How to Promote Discussion and Critical Thinking by Making Videos

How to Promote Discussion and Critical Thinking by Making Videos


Schooling during the pandemic felt like being in a constant state of transition. Between orbiting around siblings who are also trying to attend online classes, temporary returns, and hybrid learning, it has been tough to find consistency. In Zoomiversary: School on Screens, YR Media creators capture what it’s like to be a part of education’s ever-shifting landscape. In this lesson plan, we draw from this interactive format so you can help your students create a similar collection of video responses that integrate discussion-based learning and critical thinking as they identify topics and stories of interest to them. It also provides an intro into digital storytelling and video voice methods, as students become videographers making videos about issues that matter to them!

*Materials needed*: at least 5 phones or computers with cameras, headphones (optional), at least 5 computers with Powerpoint or Google Slides


What was a high-point and low-point of distance learning for you?

NOTE: Give students time to reflect on this question before answering; perhaps even setting aside a few minutes for them to journal the prompt before discussing. You may want to come up with your own answer to this question as a model for students. You can invite students to answer as a whole class, in pairs or small groups, using break-out rooms if students are not in person.


Give students 10 minutes to explore the YR Media story, Zoomiversary: School on Screens

NOTE: If students are in class, they will need headphones or will need to group up to listen to the young people featured in Zoomiversary: School on Screens. Otherwise, it might be too noisy. Alternatively, this first activity can be done as a pre-step at home. If students are at home, they can either explore the Zoomiversary story independently or go into breakout rooms where one person shares their screen. 


Is there one person whose response really resonated with you? Why?

Is there a response that really surprised you? Why? 

How would you respond to this prompt? 

What did you think about the teachers Allison Rafferty’s and Whitney Lim’s responses? 


Step 1) Divide students into breakout rooms or groups of 4-5 students.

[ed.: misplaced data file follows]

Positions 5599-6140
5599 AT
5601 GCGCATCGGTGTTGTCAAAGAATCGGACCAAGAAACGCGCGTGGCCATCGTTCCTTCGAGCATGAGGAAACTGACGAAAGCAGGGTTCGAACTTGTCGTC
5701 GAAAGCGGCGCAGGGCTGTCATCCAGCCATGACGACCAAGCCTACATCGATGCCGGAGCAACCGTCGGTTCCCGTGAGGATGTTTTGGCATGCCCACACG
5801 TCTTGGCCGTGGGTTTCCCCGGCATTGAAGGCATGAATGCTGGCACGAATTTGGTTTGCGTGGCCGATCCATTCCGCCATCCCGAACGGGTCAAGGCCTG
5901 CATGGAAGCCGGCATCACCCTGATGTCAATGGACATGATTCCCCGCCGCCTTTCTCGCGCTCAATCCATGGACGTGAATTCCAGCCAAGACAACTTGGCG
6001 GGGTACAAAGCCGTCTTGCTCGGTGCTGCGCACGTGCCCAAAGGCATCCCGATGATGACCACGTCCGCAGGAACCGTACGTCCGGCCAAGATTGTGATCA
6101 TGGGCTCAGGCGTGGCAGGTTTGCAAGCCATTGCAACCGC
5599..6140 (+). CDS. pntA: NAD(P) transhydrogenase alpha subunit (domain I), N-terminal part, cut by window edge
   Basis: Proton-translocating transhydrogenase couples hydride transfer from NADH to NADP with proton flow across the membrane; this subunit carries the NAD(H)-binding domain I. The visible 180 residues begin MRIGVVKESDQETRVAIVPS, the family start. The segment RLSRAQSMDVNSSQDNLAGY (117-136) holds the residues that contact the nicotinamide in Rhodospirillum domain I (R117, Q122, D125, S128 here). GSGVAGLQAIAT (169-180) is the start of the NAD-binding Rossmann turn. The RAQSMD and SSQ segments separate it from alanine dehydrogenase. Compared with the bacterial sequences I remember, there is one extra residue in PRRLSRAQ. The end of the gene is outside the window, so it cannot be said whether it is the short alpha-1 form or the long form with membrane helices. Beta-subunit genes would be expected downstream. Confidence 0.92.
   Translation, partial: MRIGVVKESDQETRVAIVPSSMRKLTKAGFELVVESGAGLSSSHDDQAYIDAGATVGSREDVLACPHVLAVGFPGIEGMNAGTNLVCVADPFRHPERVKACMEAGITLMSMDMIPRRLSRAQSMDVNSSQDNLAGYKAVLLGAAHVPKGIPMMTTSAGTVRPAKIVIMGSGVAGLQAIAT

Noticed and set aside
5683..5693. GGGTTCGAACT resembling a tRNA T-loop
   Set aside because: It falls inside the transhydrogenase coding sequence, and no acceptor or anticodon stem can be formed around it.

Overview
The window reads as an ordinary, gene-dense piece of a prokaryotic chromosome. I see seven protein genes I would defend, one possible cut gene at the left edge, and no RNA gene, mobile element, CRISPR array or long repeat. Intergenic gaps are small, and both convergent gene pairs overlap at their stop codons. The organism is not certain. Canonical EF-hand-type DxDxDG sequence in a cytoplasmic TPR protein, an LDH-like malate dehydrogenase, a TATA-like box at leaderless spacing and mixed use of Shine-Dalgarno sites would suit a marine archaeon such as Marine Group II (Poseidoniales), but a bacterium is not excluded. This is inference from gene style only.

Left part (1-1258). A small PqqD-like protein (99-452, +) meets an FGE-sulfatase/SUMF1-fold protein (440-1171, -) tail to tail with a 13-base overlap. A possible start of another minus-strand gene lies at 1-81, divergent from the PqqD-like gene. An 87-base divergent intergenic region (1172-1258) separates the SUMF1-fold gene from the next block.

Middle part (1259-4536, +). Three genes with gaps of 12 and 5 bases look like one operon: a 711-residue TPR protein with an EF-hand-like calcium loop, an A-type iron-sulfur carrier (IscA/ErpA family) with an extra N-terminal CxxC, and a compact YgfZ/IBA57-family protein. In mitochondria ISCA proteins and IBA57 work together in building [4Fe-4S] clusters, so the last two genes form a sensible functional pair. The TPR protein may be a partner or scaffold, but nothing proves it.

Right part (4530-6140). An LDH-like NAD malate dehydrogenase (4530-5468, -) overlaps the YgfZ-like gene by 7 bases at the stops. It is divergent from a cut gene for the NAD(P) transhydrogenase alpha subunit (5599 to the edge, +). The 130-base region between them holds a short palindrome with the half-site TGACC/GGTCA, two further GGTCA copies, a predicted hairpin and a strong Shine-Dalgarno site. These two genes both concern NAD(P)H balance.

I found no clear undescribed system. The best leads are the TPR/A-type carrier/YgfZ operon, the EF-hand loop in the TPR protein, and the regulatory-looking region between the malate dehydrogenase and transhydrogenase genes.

In their breakout rooms/groups, students will take 5-10 minutes to come up with questions that they would like to respond to with their peers. 

It may be helpful for teachers to come up with overarching themes/topics (see note below re: YR Media Resource) related to whatever unit they are working on at the time, to guide students. In their groups, students identify a specific question to answer related to the broader topic. For example, teachers may identify mental health and wellness as a broad topic, and groups may choose to focus on mental health services they would like to see in their school, how students are feeling about the status of their mental health now that they have returned to the school building, or mental health practices that they want to maintain, etc.. Remind students to be mindful of choosing a topic that enables them to surface a variety of responses. 

[*YR Media Resource: Peruse YR Media youth reporting on various topics to help identify an issue or story students want to focus on in creating their video responses &/OR teachers may want to pre-select a specific topic area in advance, to establish a focus – Arts + Culture | Identity  | Tech | Health]

Step 2) Individually, students will draft their answers to the questions.

Encourage students to take time to list out their thoughts and then assemble them into a short draft. It should be at least a paragraph but no more than two paragraphs. 

If there is enough time, you can invite students to peer-edit each other’s drafts within their groups. They may ask each other: 

  • As a group, do we represent a variety of responses? If not, how can we shift the questions so that we do? 
  • As a group, do we draw on our specific personal experiences to answer the question? 
  • Is each response short and dynamic? Where should you cut a line? Where should you elaborate?
Step 3) After responses have been finalized, students will record a video of themselves reading their responses.

Students can use “selfie” view to record their own videos, have a peer or family member record them, or use the camera on their computers. Alternatively, students can record each other within their breakout rooms using the recording feature.

Step 4) Lastly, students will open a slide deck or presentation with their question on the first slide and embed their videos into subsequent slides

Students can upload their final slide decks to a shared drive. 

Invite students to explore and interact with their peers’ slides in the shared drive. Optionally, you can require students to make at least two comments on their peers’ work. Some prompts for comments are:

  • What did they find surprising? 
  • Did any one person’s perspective really resonate with you? 
  • How would you have answered the prompt that the group provided? 


What did you like about this activity? 

What did you find most challenging? 

Having done this activity, is there another topic you’d like to hear your peers’ perspectives on? 


Teachers, are you excited about the work your students created? As always, if your students love what they created please invite them to join YR Media’s community and pitch their pieces to our editors. And teachers, sign up here to receive email updates when new curriculum tools are published and become a member of our growing teacher network!

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Invest in the diverse voices that will shape and lead the future of journalism and art.
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